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Karpasa in pre-historic India: a chronological and cultural clue, with an introd. by H.D. Sankalia
by Sethna, KD


 

Aditya Prakashan, New Delhi

Pub. Year: 1982

Pages, ills, maps etc.,
x,204p., 23cm.

RS. 500.00 Hardcover

Note: Postage will be charged as actual.
Other books written / edited by: Sethna KD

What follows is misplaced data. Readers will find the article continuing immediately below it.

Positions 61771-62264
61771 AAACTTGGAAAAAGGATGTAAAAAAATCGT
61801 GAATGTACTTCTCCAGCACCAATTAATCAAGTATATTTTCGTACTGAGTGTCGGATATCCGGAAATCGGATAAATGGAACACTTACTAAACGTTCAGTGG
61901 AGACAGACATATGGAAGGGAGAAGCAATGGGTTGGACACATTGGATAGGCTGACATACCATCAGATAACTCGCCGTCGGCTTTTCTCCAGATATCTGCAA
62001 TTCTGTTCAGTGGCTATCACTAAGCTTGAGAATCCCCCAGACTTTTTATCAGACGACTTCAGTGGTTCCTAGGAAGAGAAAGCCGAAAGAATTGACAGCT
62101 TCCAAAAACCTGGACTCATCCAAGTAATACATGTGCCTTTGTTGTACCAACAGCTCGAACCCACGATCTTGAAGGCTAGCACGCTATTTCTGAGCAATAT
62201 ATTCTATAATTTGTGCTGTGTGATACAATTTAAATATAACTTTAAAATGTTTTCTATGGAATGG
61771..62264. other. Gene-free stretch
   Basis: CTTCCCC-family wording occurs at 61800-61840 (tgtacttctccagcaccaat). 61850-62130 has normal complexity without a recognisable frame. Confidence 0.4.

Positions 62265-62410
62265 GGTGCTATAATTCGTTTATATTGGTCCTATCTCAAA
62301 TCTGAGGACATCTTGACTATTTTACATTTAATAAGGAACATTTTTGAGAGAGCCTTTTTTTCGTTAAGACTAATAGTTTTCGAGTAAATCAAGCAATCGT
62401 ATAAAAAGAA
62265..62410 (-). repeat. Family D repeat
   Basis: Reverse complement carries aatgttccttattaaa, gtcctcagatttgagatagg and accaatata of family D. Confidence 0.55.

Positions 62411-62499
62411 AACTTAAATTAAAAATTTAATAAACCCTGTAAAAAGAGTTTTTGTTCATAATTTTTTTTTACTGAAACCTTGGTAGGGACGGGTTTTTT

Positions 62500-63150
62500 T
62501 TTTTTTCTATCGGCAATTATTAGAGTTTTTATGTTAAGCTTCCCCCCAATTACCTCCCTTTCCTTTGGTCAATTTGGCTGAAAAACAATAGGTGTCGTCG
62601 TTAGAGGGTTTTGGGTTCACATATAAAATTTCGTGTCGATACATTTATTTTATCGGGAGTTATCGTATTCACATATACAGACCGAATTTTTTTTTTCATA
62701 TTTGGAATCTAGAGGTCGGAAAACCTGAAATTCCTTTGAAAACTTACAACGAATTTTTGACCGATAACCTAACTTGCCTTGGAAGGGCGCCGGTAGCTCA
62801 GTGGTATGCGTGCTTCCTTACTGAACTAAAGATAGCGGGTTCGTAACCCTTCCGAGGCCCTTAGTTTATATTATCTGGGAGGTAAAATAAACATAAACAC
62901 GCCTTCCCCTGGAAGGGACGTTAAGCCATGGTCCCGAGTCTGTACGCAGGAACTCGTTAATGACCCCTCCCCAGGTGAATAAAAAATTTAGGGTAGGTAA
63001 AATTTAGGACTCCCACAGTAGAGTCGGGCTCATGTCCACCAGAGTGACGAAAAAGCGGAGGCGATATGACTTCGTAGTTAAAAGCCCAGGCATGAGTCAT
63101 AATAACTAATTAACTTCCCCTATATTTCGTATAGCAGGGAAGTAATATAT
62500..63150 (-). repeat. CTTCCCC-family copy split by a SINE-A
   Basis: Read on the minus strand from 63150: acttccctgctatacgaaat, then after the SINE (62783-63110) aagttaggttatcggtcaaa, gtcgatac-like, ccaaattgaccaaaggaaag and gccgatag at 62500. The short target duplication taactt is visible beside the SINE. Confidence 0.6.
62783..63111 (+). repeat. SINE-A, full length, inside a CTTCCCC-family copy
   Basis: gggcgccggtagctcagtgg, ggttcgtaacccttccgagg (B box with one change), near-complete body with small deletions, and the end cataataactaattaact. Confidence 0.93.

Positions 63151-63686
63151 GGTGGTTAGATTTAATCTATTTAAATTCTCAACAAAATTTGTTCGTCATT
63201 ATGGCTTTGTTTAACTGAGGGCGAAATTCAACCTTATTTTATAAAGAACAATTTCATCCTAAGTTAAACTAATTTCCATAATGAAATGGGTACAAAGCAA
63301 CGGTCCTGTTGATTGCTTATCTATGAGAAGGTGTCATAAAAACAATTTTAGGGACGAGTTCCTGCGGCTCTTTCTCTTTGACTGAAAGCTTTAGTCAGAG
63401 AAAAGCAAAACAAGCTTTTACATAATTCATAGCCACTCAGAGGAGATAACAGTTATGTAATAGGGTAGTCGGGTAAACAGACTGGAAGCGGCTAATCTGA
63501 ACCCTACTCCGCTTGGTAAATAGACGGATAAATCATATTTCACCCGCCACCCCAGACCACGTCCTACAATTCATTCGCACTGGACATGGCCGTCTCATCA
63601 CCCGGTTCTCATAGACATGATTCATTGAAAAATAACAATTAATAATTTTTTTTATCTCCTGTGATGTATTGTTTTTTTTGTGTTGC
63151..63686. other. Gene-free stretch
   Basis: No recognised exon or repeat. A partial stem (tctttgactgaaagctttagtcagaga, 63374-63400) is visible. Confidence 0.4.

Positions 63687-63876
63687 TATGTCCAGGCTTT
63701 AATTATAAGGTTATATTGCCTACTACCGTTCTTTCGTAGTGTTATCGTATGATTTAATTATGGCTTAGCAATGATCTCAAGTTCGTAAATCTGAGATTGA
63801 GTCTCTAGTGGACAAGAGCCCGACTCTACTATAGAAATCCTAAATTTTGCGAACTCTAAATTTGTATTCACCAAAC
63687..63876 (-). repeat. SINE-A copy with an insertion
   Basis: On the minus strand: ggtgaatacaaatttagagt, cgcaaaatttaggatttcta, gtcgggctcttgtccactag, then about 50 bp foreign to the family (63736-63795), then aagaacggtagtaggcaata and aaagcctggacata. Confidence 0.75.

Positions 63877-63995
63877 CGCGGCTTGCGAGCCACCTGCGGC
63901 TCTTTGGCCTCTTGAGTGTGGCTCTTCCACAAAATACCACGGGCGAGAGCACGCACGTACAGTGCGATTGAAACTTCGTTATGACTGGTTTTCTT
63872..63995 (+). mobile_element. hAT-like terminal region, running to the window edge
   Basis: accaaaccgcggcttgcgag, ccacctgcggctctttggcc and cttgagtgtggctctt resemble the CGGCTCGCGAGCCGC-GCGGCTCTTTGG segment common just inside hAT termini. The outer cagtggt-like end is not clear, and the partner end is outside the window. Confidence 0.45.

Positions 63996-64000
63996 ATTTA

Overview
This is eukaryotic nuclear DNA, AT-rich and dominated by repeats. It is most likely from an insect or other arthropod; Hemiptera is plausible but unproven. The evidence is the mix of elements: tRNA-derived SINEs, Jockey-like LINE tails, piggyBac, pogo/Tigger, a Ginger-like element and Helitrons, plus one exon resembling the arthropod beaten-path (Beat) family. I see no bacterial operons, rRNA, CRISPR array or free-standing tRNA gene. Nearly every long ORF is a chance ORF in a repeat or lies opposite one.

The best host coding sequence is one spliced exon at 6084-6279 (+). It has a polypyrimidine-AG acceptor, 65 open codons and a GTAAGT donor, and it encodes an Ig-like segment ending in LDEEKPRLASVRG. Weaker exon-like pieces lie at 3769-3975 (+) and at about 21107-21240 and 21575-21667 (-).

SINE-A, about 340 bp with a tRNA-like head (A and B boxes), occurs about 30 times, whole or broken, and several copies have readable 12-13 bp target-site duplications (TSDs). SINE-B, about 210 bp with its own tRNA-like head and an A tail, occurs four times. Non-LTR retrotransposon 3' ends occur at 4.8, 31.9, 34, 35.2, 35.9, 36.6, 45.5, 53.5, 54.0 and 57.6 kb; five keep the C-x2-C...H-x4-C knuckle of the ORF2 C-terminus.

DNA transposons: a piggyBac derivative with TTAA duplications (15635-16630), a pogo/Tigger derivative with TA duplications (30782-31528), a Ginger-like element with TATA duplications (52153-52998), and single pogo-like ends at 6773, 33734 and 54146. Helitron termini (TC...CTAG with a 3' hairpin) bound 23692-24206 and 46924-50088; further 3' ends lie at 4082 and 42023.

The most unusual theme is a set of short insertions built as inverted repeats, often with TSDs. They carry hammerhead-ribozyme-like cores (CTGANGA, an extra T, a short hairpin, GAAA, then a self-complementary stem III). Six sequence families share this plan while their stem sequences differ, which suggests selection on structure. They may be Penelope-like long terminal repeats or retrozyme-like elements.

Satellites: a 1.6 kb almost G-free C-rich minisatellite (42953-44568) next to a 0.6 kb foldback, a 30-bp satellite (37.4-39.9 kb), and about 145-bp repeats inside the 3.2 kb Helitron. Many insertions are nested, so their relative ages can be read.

Moves towards a general revision of ancient Indian History. Taking the aid of archaeological discovery, documentary material and linguistic study, it seeks to bring about a radical change in (1) comparative chronology, (2) the sequence of cultures and (3) the cultural character of several phases of India's career in antiquity. By a close investigation of the term karpasa for cotton in Sanskrit literature and by an alignment of its first occurrence with the first ascertained cultivator of the cotton-plant in our country, the body of Indian writing called Sutras is shown to be in its early stage contemporary with the Harappa Culture, the Indus Valley Civilization, of c. 2500-1500 B.C. The natural consequences are a new date for the Rigveda which is commonly held to have started in c. 1500 B.C. a thousand years before the Sutras, and a new understanding of the Indus Valley Civilization as at once a derivative, a development and a deviation from the Rigveda a millennium after this scripture's beginning. However, the argument from karpasa does not stand alone. Its import is buttressed from several other directions. Pointers from India are rendered sharper by significant suggestions caught from the Mesopotamian region with which the Indus Valley Civilization had commercial and cultural contacts. In agreement with several scholars but with an eye to more particulars, a name for this Civilization is discerned in the Sumerian records. It is then matched -- again with a closer scrutiny than given before by like-minded scholars -- with a name applied from more inland India to people of the Indus Valley for the first time in the Satapatha Brahmana which just precedes the earliest Sutras and would thus synchronize by the new chronology most appropriately with the initial development of the Harappa Culture. The riddle of the Indus script is also confronted and a fairly long debate held on the claims of Proto-Tamil and Proto-Prakrit for the language embodied in it. The latter is adjudged more likely to be the base though other elements as part of the superstructure are not brushed aside. At the end, as a key-insight, the vocable karpasa itself is disclosed as functioning under a transparent veil in several lists of Sumero-Akkadian words which are connected with the trade between the Harappa Culture and Sumer. The above summary hints at only a few aspects of the manifold research pursued along new lines with a sustained thoroughness. Here is a book opening up vista on novel vista for the Indologist without sacrificing any of the scientific rigour with which honest investigation of the past is to be carried on.;;
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